• moisture barrier in pharmaceutical blister packaging,
• water-vapour barrier for protecting phosphor coatings in electroluminescent lamps (the phosphor chemicals are sensitive to moisture),
• protection of liquid-crystal display (LCD) panels, which are sensitive to moisture.
Due to its chemical stability, it acts as a protective barrier against chemicals. It is used as a coating and prefabricated liner for chemical applications. PCTFE is also used for laminating other polymers like PVC, polypropylene, PETG, APET etc. It is also used in transparent eyeglasses, tubes, valves, chemical tank liners, O-rings, seals and gaskets.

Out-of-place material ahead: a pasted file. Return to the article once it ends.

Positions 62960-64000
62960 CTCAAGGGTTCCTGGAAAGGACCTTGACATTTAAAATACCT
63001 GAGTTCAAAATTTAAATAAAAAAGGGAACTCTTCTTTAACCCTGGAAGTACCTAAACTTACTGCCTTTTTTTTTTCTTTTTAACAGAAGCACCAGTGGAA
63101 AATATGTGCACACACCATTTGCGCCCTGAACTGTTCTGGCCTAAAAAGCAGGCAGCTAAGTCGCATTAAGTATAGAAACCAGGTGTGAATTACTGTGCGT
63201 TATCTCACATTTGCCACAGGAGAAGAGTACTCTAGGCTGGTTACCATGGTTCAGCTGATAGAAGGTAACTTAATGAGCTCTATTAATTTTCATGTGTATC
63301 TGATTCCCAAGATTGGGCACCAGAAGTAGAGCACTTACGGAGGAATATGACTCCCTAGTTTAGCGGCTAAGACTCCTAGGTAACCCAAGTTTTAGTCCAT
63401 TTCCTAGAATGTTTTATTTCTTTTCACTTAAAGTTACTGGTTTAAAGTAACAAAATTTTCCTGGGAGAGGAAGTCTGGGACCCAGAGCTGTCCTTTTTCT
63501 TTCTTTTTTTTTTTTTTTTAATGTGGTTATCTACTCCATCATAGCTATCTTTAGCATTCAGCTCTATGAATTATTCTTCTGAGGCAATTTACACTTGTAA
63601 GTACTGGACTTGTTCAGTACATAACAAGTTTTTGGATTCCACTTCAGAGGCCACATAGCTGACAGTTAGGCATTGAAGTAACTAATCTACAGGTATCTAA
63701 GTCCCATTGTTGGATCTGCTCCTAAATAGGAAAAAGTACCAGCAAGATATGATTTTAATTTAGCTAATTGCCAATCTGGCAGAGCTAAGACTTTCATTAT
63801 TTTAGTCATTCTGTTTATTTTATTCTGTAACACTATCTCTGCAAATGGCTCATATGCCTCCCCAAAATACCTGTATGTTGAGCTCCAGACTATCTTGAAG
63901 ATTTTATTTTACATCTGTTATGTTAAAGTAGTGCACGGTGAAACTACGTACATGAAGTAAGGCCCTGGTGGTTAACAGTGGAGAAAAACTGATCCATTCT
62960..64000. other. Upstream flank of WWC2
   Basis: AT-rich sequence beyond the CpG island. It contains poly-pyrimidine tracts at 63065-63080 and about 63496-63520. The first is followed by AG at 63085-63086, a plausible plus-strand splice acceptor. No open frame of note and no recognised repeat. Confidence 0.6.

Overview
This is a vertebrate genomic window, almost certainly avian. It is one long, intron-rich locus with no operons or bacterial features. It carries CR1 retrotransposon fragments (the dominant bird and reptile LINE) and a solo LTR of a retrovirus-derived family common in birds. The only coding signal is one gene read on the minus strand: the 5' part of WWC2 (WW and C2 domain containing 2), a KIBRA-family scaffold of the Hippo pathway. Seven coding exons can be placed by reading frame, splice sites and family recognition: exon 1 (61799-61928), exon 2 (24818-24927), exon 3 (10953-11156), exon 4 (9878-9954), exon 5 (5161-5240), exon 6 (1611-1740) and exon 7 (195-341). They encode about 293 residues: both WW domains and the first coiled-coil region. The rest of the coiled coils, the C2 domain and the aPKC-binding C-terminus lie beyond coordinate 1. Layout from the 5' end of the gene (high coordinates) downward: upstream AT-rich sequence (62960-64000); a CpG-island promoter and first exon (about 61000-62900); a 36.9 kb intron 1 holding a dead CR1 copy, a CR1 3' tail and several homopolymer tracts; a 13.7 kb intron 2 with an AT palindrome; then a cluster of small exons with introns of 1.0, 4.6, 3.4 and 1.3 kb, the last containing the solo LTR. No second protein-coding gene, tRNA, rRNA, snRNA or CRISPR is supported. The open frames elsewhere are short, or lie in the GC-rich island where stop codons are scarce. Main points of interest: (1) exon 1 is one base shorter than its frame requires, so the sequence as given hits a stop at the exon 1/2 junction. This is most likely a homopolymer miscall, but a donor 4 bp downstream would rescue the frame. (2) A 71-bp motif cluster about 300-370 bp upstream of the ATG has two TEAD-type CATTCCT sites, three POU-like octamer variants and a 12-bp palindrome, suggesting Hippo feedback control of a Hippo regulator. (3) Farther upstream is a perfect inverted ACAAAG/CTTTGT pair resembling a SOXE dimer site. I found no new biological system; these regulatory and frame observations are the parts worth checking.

PCTFE is used to protect sensitive electronic components because of its excellent electrical resistance and water repulsion. Other uses include flexible printed circuits and insulation of wires and cables. 
Low-molecular-weight PCTFE waxes, oils and greases find their application as inert sealants and lubricants. They are also used as gyroscope flotation fluids and plasticizers for thermoplastics. 

Moldmaker & Molding Process

A moldmaker (mouldmaker in British English) or molder is a skilled trades worker who makes molds for use in metalworking and other manufacturing industries. It is sometimes regarded as a variety of the trade of the toolmaker.
Moldmakers are generally employed in foundries, where molds are used to cast products from metals such as aluminium and cast iron. Moldmakers may also be employed in the plastics, rubber or ceramics industries. The process of manufacturing molds is now often highly automated.